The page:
My Poem About Something I Used to Have
Pressed into silence by the rainstorm outside
I invaded the memories of my youth
which my mother had stored away in my closet.
Comic books, report cards, collages of oceans and skies
and all the imagined enemies of Superman
were cast aside with one fond glance
until there, beneath a cape I'd worn when I was a six year old vampire
lay the thing I'd hoped to find all along.
The little plastic pieces had been sorted into sandwich bags
and I spilled them out across the floor.
Yellow, red, blue, green, and orange:
more than enough for my design,
a house on a hill and no one inside.
One by one I inserted the pieces into the mute black board
and I crossed and uncrossed my legs, and I made mistakes and had inspirations,
until forty minutes of my life were gone. Then I flipped a switch,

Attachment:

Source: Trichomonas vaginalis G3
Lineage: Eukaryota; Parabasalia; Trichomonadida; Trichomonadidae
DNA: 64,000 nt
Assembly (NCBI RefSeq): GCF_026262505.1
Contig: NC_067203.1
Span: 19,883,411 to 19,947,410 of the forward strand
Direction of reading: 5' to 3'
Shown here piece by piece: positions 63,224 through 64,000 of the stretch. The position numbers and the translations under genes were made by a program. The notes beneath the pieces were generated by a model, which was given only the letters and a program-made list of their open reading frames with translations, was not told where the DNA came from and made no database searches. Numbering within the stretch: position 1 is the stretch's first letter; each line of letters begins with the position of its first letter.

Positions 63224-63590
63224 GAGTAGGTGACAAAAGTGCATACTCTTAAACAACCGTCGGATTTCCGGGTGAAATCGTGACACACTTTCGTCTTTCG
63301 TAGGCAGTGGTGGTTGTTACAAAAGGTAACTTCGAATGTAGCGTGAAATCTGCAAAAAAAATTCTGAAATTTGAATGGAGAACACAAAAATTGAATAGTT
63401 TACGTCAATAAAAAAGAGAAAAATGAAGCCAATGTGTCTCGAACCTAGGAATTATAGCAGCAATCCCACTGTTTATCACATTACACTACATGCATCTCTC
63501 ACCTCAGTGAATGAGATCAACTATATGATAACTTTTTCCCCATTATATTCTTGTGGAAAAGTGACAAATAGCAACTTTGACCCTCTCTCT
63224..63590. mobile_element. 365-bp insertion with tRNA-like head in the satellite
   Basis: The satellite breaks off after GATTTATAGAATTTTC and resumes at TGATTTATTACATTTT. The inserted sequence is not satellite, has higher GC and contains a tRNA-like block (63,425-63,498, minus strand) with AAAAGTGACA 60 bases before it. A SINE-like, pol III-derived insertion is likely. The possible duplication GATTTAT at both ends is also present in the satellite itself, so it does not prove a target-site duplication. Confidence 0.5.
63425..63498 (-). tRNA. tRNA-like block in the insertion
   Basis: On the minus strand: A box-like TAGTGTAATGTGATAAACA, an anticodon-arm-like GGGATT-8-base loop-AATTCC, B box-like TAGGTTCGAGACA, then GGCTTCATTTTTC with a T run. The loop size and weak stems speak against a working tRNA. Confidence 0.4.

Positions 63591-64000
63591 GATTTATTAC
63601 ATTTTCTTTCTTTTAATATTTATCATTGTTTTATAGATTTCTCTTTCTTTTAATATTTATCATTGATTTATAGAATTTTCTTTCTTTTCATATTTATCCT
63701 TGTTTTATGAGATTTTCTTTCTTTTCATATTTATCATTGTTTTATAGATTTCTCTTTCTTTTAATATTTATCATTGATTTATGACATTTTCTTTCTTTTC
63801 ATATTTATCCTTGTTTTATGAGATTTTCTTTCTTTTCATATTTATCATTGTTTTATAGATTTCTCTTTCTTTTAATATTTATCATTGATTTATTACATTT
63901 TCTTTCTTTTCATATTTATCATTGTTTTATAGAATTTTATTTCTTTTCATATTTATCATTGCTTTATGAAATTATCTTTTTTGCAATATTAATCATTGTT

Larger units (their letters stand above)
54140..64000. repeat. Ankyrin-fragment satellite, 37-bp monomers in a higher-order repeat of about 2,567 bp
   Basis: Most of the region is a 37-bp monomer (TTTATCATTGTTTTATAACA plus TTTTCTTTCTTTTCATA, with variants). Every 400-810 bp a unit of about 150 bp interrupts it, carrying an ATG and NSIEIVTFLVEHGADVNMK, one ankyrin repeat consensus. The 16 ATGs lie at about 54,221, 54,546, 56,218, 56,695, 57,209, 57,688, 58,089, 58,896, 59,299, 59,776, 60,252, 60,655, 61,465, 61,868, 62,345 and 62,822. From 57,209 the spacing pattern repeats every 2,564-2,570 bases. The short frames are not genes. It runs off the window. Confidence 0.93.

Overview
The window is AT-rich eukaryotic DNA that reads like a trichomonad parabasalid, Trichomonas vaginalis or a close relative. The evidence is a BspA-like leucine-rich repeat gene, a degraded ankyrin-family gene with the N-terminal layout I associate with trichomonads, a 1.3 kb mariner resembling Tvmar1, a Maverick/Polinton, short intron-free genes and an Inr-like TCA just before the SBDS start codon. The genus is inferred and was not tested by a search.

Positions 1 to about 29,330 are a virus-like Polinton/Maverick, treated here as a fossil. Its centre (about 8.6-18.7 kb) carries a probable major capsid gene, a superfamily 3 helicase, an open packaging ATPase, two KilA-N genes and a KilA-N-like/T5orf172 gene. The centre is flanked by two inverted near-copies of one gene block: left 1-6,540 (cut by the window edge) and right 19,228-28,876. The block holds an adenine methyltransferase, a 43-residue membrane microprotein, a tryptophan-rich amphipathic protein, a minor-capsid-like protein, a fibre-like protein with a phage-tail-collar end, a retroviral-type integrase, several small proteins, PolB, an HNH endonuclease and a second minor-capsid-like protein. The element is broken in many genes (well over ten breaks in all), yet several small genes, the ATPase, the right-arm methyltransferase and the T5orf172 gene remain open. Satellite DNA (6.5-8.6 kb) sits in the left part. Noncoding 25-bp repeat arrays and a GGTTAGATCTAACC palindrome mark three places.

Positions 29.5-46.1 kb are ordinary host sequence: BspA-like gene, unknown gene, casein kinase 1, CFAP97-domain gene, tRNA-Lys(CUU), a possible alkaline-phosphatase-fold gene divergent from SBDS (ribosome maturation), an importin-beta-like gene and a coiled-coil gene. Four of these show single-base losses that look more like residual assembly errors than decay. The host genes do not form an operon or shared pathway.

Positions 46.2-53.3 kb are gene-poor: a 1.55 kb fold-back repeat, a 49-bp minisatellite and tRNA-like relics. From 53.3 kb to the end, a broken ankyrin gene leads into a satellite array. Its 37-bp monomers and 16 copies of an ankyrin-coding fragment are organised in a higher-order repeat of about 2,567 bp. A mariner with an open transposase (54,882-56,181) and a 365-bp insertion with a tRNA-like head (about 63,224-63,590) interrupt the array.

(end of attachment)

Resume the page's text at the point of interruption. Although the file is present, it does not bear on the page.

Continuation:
and my house on a hill with no one inside
was illuminated in a burst of technology
by a wattage powerful enough
to warm a small blade of grass by one degree
or perhaps light up the interior of an entire cigar box.
I looked at my dimly glowing creation for a moment
as the rain lathered my bedroom windows,
the horizontal green line of my ground
and the diagonal blue zigzag which represented smoke
from a chimney built out of eight red squares.
Forty minutes of work resulting in about five seconds of payoff.
I realized then that I should have just written the word "LOSER" on my Lite Brite
and snuck up on my brother
and flipped the switch at just the key moment,
devastating him with satire,
and at the same time warning him away
from his own future experiments with memory
which would result in nothing more profound
than one infinitely sad proclamation
just a little too long to spell out with those tiny colored teeth:
"This thing is absolutely no fun if you're not seven."